Whilst the use of offshore trusts continues to provide a means of rewarding staff using share and other incentives, foreign advisors should be aware of the reporting requirements to Irish Revenue. Section 896A Taxes Consolidation Act 1997 imposes an obligation on foreign lawyers that are concerned with the making of a settlement where the settlor is Irish tax resident (e.g. an Irish parent company or shareholder) and the trustees are non-Irish resident to make a disclosure to Irish Revenue.

4. Inversions

Over recent months, we have seen renewed interest in groups looking to rearrange their group structure under an Irish holding company. Many groups are considering adopting an Irish parent to avoid the incidence of foreign withholding tax. Whilst Ireland has a dividend withholding tax, where the recipient is resident in a treaty country and an appropriate declaration is made, the withholding obligation is removed. From an international tax perspective, and unlike many EU Member States, the Irish tax system does not exempt foreign dividends received by an Irish holding company. Instead, Ireland offers a credit relief system with favourable onshore pooling credit policy. The continued absence of any CFC regime in Ireland means replacement of the credit relief system by the exemption system is unlikely.

Often an inversion under an Irish holding company may entail unacceptable foreign tax costs. In such situations, consideration may be given to staple stock arrangements using an Irish intermediate holding company or indeed, structuring certain investors' shareholding through a tax-exempt Irish collective investment undertaking in the form of a qualifying investor fund.

5. Budget 2012 International Incentives

In his Budget speech, Ireland's Minister for Finance, Minister Noonan, indicated that he would be introducing various measures in the Finance Bill (to be issued in early 2012) aimed at enhancing Ireland's position as a key jurisdiction for inward investment. Measures include the enhancement to;

i) the Special Assignment Relief Programme ("SARP") (to attract and retain key executives to Ireland to help create additional jobs and to facilitate the development and expansion of business in Ireland),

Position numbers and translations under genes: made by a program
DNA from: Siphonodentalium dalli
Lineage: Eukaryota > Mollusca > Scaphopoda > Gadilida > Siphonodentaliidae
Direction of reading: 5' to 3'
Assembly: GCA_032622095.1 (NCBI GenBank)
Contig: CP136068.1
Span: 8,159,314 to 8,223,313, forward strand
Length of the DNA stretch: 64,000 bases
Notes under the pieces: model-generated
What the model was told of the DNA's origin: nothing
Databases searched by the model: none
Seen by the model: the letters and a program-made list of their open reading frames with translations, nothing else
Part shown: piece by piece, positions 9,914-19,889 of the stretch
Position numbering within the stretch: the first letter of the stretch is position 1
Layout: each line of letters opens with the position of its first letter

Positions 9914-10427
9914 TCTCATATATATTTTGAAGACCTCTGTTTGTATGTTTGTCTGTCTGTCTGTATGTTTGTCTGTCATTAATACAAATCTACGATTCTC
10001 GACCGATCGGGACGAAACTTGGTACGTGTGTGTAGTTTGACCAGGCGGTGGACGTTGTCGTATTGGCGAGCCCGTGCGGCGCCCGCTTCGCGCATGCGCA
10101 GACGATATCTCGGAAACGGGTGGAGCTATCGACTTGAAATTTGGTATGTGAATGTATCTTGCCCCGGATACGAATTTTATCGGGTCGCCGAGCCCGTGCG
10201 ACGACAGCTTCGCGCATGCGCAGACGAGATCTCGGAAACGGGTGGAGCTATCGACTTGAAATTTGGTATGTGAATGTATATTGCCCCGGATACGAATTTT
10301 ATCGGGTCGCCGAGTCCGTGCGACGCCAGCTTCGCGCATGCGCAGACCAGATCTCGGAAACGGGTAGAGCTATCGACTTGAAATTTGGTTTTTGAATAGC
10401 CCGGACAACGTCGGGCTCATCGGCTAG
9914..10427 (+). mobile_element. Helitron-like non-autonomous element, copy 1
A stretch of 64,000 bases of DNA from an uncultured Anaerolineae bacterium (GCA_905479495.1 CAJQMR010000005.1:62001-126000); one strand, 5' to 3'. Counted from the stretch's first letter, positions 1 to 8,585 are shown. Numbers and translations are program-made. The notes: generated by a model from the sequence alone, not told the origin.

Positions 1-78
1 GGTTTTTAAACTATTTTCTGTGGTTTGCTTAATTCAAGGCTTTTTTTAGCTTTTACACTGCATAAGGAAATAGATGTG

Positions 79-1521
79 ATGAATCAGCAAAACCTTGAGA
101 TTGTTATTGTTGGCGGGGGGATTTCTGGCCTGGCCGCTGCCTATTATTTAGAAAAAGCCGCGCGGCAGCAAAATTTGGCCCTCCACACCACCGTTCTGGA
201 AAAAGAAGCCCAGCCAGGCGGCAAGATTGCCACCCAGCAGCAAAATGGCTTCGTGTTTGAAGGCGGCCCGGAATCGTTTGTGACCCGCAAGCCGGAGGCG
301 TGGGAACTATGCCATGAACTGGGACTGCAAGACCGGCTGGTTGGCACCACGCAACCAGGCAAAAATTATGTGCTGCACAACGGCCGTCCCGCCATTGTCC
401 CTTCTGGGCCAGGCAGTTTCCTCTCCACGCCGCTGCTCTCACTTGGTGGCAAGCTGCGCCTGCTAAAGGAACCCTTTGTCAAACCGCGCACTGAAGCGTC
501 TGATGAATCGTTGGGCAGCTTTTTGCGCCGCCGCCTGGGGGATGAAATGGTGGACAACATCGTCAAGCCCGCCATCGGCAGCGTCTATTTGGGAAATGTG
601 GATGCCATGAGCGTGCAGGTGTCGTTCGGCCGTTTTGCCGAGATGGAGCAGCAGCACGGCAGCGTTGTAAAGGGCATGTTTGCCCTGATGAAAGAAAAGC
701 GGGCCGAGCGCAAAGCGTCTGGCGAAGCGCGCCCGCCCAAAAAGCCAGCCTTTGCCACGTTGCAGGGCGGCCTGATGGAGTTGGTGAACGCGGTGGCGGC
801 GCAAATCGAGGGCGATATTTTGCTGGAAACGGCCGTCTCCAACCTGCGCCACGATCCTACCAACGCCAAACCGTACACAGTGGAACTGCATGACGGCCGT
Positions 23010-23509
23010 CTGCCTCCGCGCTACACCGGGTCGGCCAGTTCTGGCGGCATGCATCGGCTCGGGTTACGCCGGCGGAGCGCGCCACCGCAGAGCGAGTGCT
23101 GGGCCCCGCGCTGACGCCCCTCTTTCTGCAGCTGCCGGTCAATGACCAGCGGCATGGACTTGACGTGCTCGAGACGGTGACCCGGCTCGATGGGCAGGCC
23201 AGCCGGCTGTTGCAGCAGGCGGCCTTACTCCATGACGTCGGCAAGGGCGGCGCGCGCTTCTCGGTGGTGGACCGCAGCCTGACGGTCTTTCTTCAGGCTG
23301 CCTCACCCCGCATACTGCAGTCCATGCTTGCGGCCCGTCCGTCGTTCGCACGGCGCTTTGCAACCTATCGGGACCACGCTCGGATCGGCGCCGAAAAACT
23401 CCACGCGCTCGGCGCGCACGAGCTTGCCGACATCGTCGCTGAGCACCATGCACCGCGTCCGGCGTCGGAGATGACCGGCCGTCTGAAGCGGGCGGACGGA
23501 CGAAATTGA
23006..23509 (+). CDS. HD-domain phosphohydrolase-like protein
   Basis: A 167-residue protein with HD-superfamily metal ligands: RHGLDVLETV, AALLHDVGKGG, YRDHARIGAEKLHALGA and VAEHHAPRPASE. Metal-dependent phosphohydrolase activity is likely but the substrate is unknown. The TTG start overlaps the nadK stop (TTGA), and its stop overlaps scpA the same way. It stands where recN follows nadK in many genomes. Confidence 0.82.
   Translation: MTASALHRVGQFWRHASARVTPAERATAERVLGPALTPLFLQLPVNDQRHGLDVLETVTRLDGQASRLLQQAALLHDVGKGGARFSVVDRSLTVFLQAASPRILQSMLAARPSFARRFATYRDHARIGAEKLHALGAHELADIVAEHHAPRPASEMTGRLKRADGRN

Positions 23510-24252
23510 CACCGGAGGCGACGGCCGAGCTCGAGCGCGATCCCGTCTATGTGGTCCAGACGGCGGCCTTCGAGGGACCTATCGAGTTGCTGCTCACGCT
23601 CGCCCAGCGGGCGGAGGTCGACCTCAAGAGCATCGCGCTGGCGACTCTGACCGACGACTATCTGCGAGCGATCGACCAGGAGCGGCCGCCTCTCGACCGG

ii) the Research and Development ("R&D") tax credit scheme (including measures to reward key employees involved in the development of the R&D), and

iii) the financial services industry (to support the continued success of the international funds industry, the corporate treasury sector, the international insurance industry and the aircraft leasing industry).

In addition, a new foreign earnings deduction will be made available to further support Ireland's export drive by aiding companies seeking to expand in Brazil, Russia, India, China and South Africa. The targeted deduction will apply where an individual spends 60 days a year developing markets for Ireland in these economies.

Finally, as was widely expected, Minister Noonan reaffirmed Ireland's commitment to the 12.5% tax rate, confirming that "there will be no change in Ireland's 12.5% corporate tax rate".

6. Conclusion

The on-going EU debate about tax competition needs to be seen against the legal framework behind the EU, including the Treaty of Rome. If there is to be significant change to the basis or rates of taxing MNCs in the EU, it is likely to require treaty change. The introduction of any new treaties will require support in all Member States and in some cases, including Ireland, public referenda and the political uncertainty associated therewith. Without unanimous support, the idea of such treaty change is flawed.

In developing cross-border strategies, tax lawyers need to focus on other changes that may occur to the taxation of hybrid structures, the use of non-statutory ruling systems and the position of EEA status vis-à-vis the EU.